There's something about kettle and barrel-shaped barbecue grills that symbolizes authenticity. Both shapes are iconic symbols of down-home, Southern-style backyard barbecues. When you see a kettle or barrel-shaped grill, you also categorize the owner as someone who is serious about barbecue and has earned her bragging rights. And when these grills are on the premises, you see bags of charcoal or chunks of wood -- a propane tank will not be around.

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Kettle and barrel grills are classic shapes.

Kettle

Kettle grills are portable grills that have a round or oval shape. The round-shaped grills were first introduced by George Weber, a sheet metal worker in Chicago, during the 1950s. Oval-shaped grills were made popular by Ed Fischer, of Atlanta, who invented the green-colored egg-shaped grills, based on ancient Asian clay pot cooking techniques. Round kettle grills are typically made of enamel-coated steel and have a half-circle shape bottom and a removable half-circle shape lid. The grill grate is also round in shape. Oval kettle grills, such as the green egg, are made of enamel-coated cast iron and have flip-top lids and oval-shaped grill grates made of stainless steel. Kettle grills are used to cook foods using direct heat to char-grill foods directly above the flames or by indirect cooking methods to smoke foods, using the "low and slow" cooking method. Kettle and oval grills are fueled by charcoal, wood chunks and chips or by propane.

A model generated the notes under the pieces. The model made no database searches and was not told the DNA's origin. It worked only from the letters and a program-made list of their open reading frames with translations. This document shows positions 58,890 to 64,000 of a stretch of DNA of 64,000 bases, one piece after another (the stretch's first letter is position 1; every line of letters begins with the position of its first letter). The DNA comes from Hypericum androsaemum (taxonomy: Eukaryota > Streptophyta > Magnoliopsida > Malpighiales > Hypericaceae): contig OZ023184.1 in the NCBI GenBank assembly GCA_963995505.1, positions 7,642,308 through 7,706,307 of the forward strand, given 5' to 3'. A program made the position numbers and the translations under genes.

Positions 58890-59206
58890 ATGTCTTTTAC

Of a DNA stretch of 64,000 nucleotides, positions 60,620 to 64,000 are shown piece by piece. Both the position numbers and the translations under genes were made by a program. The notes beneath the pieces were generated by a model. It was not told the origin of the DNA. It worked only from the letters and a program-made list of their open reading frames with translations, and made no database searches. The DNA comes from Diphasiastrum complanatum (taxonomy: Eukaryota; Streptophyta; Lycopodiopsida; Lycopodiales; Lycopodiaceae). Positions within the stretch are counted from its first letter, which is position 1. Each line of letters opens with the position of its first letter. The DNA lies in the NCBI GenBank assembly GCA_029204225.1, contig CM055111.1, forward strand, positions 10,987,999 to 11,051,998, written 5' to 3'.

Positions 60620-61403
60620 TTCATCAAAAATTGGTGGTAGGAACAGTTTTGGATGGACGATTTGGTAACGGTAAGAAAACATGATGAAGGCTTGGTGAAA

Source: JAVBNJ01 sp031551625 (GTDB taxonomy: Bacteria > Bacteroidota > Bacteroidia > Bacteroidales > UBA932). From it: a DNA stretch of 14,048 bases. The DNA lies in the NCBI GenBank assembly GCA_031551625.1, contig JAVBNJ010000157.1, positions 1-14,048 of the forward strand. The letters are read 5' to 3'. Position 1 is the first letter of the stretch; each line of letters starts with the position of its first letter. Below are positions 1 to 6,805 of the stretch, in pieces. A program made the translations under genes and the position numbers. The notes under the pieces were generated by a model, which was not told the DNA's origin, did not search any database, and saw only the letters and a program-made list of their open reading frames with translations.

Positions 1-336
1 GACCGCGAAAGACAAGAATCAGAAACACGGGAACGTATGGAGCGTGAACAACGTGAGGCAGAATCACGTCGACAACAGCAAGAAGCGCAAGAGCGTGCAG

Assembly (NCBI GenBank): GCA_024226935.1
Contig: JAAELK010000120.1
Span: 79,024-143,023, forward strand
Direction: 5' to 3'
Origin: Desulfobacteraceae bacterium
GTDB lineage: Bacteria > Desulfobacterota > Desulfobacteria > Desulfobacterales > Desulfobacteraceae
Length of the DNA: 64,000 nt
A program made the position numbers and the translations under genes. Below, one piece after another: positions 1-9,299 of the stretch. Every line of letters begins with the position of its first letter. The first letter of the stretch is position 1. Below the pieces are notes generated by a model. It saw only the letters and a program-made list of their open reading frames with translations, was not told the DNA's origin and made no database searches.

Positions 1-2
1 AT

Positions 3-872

Barrel

Unlike kettle grills, which came into popularity as the result of an entrepreneurial vision, barrel-shaped grills have humble beginnings. Original barrel-shaped grills began as discarded oil drums, cut in half, welded, hinged and repurposed into barbecue grills. Grill grates were often made of heavy-gauge aluminum screens. Legs and stands for grills were made from pipefittings, upon which the drum would be tilted horizontally. You can still find local artisans who specialize in building custom oil drum grills today. They are popular among barbecue chefs and grillers who like to smoke meats with hickory, apple and mesquite wood. The down-home shape of barrel grills is no longer tied to grills made from repurposed oil drums. Commercial grill manufacturers also offer ready-to-assemble portable barrel-shaped grills for residential use.

Similarities

Kettle and barrel grills are common shapes for at-home barbecue grills among those who prefer charcoal versus gas and propane grilling appliances. They both have a look that's classic and iconic, and symbolic with at-home grilling occasions. Black is the most common exterior color choice for enamel-coated round-shaped kettle grills, converted oil drums and ready-to-assemble portable barrel-shaped grills. And wood and charcoal are the most common fuels for kettle and barrel-shaped grills.

Differences

Kettle grills are most commonly used by individuals for at-home grilling purposes to feed small gatherings of people. Barrel-shaped grills have a larger grilling surface area. As a result, they can be used for at-home grilling, events, commercial and mobile food-service applications. Extra-large barrel grills have interior firebox chambers large enough to accommodate wood logs in addition to charcoal, wood chunks and chips. Commercial grills are most often wood-fired grills and not fueled by propane.